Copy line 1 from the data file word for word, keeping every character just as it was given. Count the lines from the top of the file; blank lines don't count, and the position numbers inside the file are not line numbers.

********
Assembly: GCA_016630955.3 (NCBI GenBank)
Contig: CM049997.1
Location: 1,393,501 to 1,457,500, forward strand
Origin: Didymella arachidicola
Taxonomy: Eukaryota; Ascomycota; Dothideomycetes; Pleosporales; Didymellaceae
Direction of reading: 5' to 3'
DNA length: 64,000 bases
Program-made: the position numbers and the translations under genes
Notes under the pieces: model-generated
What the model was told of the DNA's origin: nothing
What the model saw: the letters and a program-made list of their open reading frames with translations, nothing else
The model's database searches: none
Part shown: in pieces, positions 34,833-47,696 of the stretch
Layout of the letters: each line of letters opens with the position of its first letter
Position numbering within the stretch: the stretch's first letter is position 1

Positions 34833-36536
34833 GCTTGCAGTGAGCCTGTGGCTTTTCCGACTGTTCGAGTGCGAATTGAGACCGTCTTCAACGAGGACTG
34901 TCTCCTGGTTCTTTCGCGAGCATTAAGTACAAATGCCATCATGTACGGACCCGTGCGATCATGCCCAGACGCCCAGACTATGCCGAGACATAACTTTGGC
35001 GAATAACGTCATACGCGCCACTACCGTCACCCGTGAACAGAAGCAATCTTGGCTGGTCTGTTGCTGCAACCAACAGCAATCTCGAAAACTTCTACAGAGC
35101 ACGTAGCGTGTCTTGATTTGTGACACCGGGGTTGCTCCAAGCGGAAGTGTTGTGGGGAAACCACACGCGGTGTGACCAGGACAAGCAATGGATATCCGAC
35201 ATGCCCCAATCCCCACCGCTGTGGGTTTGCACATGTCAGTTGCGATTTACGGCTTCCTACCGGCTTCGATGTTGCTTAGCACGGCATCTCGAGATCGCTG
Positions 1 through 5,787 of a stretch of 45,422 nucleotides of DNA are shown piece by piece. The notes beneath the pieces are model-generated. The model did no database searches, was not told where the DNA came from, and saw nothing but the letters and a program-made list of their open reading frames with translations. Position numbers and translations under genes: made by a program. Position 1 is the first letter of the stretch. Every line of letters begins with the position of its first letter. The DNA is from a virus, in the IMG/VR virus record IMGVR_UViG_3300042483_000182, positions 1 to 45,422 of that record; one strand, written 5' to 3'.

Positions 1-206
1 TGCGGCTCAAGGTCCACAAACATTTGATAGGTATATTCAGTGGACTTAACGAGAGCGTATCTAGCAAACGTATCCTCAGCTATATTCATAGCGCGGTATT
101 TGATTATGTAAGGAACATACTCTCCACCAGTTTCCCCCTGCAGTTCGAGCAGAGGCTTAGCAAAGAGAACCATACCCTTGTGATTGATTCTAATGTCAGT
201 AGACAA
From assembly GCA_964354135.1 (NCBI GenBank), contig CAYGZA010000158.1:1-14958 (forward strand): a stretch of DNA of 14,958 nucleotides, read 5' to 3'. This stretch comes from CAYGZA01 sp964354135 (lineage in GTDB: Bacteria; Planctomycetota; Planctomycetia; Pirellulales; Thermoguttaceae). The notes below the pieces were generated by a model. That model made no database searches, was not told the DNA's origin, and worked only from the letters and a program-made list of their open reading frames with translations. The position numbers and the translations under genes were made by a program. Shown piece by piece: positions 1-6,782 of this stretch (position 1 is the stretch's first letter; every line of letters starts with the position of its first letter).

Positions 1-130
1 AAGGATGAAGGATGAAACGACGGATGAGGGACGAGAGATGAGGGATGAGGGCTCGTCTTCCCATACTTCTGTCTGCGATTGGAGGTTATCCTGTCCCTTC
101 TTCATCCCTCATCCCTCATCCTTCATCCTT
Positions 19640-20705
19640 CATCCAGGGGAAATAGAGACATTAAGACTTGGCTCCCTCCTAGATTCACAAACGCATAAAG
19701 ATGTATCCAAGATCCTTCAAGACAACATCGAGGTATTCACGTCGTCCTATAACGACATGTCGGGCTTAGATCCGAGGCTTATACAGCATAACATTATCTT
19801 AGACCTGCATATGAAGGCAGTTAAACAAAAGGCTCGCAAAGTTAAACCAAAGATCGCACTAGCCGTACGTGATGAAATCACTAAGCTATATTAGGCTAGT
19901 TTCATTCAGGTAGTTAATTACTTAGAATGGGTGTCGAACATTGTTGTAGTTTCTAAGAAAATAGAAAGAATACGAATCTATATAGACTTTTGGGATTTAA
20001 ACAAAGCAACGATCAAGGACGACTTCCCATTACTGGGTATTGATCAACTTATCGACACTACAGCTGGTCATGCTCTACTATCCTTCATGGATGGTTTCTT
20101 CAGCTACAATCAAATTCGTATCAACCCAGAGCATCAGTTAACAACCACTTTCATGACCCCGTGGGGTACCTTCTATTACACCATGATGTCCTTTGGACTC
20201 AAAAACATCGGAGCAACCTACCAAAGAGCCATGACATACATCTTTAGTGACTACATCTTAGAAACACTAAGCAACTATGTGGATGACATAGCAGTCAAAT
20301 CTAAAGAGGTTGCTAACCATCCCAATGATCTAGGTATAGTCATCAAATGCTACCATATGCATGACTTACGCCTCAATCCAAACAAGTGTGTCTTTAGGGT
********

Assembly: GCA_016630955.3 (NCBI GenBank)